The Abacist

South America
we’re up so high
a kind of disintegratory layer
some alchemist’s dream
elements penetrating each other
a stink of stone
flows from the window

I’ve been sick a week
my flight left
the only person who speaks to me
is the maid
the one who found me
legs in the bathroom
curled around the doorframe
a centipede
too stupid to die
after some kid pulls off most of its limbs

pain nailed to my spine
something has a firm grip on my scalp
is pulling out my vertebrae
scraping a furrow in my skull

every night there’s music
cheerful chuckling
a comfort as I vomit
the weak tea and broth the maid brings
at least I think she’s the maid

she wears a black dress to her knees
soft shoes that grasp her ankles
like a toothless mouth suckling a teat
her hair grows down to her eyebrows
she speaks to me at length
sometimes I wake up and she’s holding my hand
she wears red and gray stones
a kind of rosary with no crucifix or cross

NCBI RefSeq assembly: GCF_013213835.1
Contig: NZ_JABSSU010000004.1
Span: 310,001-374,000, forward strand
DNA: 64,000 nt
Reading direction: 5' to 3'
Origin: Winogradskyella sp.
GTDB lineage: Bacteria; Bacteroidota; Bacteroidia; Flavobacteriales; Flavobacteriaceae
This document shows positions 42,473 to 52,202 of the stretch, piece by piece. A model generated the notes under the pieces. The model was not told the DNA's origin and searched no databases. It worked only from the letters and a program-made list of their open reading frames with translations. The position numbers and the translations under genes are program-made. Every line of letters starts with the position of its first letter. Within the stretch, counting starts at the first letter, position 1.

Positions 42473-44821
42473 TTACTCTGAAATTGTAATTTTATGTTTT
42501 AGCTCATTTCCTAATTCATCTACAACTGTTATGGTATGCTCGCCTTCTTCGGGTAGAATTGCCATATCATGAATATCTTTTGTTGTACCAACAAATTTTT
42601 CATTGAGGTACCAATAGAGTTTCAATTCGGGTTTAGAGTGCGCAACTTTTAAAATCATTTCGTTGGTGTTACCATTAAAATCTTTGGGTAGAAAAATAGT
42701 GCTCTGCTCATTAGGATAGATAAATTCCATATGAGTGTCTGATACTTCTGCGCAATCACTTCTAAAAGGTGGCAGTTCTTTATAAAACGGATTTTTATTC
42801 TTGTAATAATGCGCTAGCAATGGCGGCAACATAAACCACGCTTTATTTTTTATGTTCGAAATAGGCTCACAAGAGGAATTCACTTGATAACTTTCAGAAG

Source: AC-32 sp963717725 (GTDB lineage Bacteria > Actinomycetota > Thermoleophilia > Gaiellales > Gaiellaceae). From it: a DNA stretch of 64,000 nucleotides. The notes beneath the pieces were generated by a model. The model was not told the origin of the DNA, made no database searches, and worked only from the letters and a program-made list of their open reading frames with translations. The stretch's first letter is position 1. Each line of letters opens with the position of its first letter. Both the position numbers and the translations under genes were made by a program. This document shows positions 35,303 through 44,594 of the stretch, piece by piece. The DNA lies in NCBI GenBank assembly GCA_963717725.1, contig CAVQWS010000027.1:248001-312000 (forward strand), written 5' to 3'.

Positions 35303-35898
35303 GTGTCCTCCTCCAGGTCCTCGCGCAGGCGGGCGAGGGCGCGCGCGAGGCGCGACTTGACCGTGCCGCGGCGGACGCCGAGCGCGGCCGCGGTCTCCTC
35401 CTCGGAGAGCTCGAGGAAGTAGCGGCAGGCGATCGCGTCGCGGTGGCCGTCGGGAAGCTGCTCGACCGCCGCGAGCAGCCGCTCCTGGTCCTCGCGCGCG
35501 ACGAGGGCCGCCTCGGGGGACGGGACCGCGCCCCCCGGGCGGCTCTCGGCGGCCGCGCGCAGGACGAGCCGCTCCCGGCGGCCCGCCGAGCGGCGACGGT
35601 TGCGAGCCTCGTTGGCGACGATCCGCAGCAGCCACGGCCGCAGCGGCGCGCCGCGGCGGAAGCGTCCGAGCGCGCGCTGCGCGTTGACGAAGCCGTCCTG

she flicks the beads along the string
an abacus she tolls with surety
while she murmurs a story of lull
with me at the center as foggy day
melts into night
and she is absorbed back into the room
my hand growing cold
and the agony in my bones
pulling me stiff
on the stony hard bed

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a poet from Seattle Washington USA. His poetry has appeared in print in publications such as Bellowing Ark, Point Nopoint, and most recently in Contraposition magazine. When not writing poetry he is a Human Resources professional, a repentant glutton, and a novelist specializing in the weird-fiction genre.
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